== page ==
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By Patrick St-Denis & Rob H. Bedford (2007-08-09)
Q: Without giving anything away, what can you tell potential readers about Acacia: The War with the Mein?
That "without giving anything away" thing is really on my mind right now. I just got a full page review in Entertainment Weekly. Iím thrilled about it, but I have to admit that they give away some major plot points from right up to the end of the book. Itís made me more and more conscious of what I say when I talk about it. But back on subjectÖ
What I hope Acacia is for readers is a mature fantasy that reads a bit like an historical epic, but one set in an imagined world and featuring genre elements like magic, ancient curses, massive power struggles and even a few duels with monstrous beasts. Iíd like to think that it can be read as an adventure following the fates of four royal siblings caught up in a major upheaval. I also hope that readers will find it chock full of real-world issues and themes, a complex mix of history and politics, backstabbing, revenge and (occasionally) redemption. Iíd hope that my perspective as an historical novelist and as a person of color who has lived abroad quite a bit informs the novel too. Acacia isnít a story of clear good versus evil. Itís a multi-cultural world with lots of players that all have legitimate grievances, desires, hopes. In many ways Iím as big a fan of the "bad guys" as I am of the good, and I hope readers will feel similarly. Also, Iíd like people to know that the novel does follow a complete narrative arc. All of the most immediate plot lines reach some amount of conclusion by the end. Yes, there are two more volumes on the way, but readers donít have to read all three of them to get some satisfaction. Of course, I hope theyíll get to the end of Acacia and want to read more. But I promise they wonít have to.
Q: What can readers expect from the forthcoming sequels? Do you have a working title for the second volume yet? What's the progress report? Any tentative release date?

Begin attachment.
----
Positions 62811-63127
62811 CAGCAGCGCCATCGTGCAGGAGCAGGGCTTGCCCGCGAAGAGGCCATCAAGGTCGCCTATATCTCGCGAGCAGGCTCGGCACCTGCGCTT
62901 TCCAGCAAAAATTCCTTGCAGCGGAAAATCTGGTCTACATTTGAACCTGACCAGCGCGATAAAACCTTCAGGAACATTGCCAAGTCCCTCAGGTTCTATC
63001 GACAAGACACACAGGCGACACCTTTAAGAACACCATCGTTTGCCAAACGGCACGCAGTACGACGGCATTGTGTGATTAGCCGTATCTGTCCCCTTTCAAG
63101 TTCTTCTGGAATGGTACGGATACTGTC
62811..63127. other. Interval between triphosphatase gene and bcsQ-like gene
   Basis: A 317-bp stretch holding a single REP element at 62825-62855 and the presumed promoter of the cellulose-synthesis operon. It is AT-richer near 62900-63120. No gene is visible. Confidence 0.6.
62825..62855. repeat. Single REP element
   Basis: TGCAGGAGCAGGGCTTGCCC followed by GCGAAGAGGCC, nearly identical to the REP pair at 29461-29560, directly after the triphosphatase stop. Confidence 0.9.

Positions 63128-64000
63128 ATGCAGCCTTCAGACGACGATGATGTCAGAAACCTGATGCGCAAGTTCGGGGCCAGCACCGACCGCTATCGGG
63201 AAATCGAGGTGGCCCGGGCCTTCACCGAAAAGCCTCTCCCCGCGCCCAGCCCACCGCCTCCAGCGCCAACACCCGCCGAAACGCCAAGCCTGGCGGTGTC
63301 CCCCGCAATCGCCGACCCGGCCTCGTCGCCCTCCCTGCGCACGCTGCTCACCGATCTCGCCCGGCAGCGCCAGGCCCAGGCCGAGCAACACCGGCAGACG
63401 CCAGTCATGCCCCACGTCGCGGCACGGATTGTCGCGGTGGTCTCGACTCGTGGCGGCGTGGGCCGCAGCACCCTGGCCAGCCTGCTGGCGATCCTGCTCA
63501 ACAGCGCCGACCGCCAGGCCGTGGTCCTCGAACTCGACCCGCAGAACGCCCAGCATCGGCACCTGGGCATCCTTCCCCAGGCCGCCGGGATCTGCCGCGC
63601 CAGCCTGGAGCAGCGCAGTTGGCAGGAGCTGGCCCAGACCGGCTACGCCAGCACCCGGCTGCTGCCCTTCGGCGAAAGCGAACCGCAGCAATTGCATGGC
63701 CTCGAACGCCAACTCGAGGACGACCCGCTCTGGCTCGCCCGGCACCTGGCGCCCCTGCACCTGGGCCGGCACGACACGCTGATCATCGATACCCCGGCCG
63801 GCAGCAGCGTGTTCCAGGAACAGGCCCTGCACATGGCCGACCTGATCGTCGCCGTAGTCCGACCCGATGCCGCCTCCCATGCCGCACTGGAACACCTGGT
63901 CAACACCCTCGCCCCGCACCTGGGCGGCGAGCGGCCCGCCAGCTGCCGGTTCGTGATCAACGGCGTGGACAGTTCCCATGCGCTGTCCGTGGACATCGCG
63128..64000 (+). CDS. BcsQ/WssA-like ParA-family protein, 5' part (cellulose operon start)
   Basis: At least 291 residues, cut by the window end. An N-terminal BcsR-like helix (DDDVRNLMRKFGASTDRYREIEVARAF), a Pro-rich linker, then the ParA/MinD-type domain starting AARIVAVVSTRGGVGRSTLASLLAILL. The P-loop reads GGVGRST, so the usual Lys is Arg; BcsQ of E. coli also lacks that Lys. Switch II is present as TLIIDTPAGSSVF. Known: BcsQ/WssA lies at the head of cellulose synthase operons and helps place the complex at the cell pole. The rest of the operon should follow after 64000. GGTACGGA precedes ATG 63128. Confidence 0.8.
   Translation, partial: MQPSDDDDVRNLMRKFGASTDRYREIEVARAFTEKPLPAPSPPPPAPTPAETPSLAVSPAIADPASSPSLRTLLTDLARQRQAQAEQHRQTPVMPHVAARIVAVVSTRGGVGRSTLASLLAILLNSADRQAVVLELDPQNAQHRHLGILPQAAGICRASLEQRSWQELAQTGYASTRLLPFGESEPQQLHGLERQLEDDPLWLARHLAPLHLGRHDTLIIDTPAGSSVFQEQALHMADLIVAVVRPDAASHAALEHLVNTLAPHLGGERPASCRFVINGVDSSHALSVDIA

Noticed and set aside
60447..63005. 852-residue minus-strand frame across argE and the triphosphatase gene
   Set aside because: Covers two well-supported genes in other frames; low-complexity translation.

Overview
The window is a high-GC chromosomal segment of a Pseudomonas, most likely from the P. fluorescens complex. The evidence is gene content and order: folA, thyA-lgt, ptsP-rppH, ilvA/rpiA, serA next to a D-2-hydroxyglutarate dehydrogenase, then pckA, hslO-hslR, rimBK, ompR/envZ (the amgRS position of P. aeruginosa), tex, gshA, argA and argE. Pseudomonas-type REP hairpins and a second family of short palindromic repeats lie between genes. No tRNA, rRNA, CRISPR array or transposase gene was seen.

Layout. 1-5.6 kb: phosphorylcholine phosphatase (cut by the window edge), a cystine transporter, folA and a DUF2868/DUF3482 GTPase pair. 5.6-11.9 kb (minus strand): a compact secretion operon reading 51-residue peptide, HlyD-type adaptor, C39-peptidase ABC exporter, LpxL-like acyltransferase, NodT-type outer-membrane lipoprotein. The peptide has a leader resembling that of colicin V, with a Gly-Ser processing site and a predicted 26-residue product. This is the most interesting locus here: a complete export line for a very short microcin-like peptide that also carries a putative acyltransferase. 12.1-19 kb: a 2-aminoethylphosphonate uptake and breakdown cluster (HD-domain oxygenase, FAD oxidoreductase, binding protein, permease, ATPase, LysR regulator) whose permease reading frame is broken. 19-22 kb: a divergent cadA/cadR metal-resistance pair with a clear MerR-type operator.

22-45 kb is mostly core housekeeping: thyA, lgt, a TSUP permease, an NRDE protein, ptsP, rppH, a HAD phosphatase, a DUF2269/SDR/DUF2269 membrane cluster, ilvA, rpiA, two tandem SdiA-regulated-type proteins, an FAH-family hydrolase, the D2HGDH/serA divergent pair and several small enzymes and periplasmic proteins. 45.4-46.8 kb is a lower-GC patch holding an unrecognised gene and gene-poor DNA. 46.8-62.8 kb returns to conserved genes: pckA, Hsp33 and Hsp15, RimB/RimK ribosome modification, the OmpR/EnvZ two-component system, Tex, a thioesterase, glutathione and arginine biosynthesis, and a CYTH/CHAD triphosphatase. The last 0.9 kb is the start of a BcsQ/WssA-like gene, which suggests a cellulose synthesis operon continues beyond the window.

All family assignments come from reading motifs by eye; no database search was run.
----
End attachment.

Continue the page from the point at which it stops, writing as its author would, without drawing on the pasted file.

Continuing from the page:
I do have a working title, although I havenít shared it that much. In my mind it would be called Acacia: The Other Lands. Whereas the first novel deals with the wars between the Akarans and Meins, the second one opens up a larger story. Itís about what happens when the rulers of the Known World (of the first book) make contact with the power that lives across the ocean Ė the people with whom theyíve been trading for years through intermediaries. Suffice to say that making this contact proves to be a mistake, and our heroes (even the villainous ones) find themselves in a struggle thatís on an even larger scale than The War with the Mein.
Progress report? Letís just say itís early days yet. Remember that I do have a day job. Iím coming off a busy teaching year, actually, but next year Iím in a new job that should allow me to get the sort of full time writing schedule I like to have back. In any event, Iím contracted to deliver the book to Doubleday next May. Thatís what I plan on doing, which means a publication in summer 2009.
Q: What was the spark that generated the idea which drove you to write Acacia: The War with the Mein in the first place?
Before I got to the spark I spent some time collecting the kindling. A long time ago I told my first editor that one day I wanted to write a fantasy. The genre had been so important to me as a young reader, and as an adult writer I felt like it offered such wonderful potential to explore substantive themes while also enjoying great flights of imagination. Iíd been thinking for a while that good old fashioned storytelling was sadly lacking from literary fiction. And I was a literary writer. (Still am, kinda.) I developed as a writer at university and through an MFA system, and my first two unpublished novels are decidedly "literary". But as soon as I go out of my MFA I started to feel the itch to just tell good stories again. I hope that my first three historical novels did that, and I do think thatís a big part of why they got published and read (unlike those first two unpublished novels). I enjoyed historical fiction, but through all those years I never forgot what fantasy meant to me.
As to the spark that light this kindlingÖ In a way it was Peter Jacksonís LOTR. I loved those films in many ways. My kids do too, and with them Iíve watched the movies countless times. So Iím a big fan. ButÖ I really wished I could see and read more fantasy that reflected actual human cultural diversity. It disturbed me that the only inkling of people of color in the films comes in the form of identity-less hordes imported to fight for Sauron. Itís such an epic set of films, but I doubt Iíve ever watched that many continuous hours of a story in which no person of color so much as has a line of meaningful dialogue. It reminded me how much I wanted to do my own epic, one in which people of color werenít entirely the "other", and a world in which all things white werenít necessarily good and all things black werenít necessarily evil.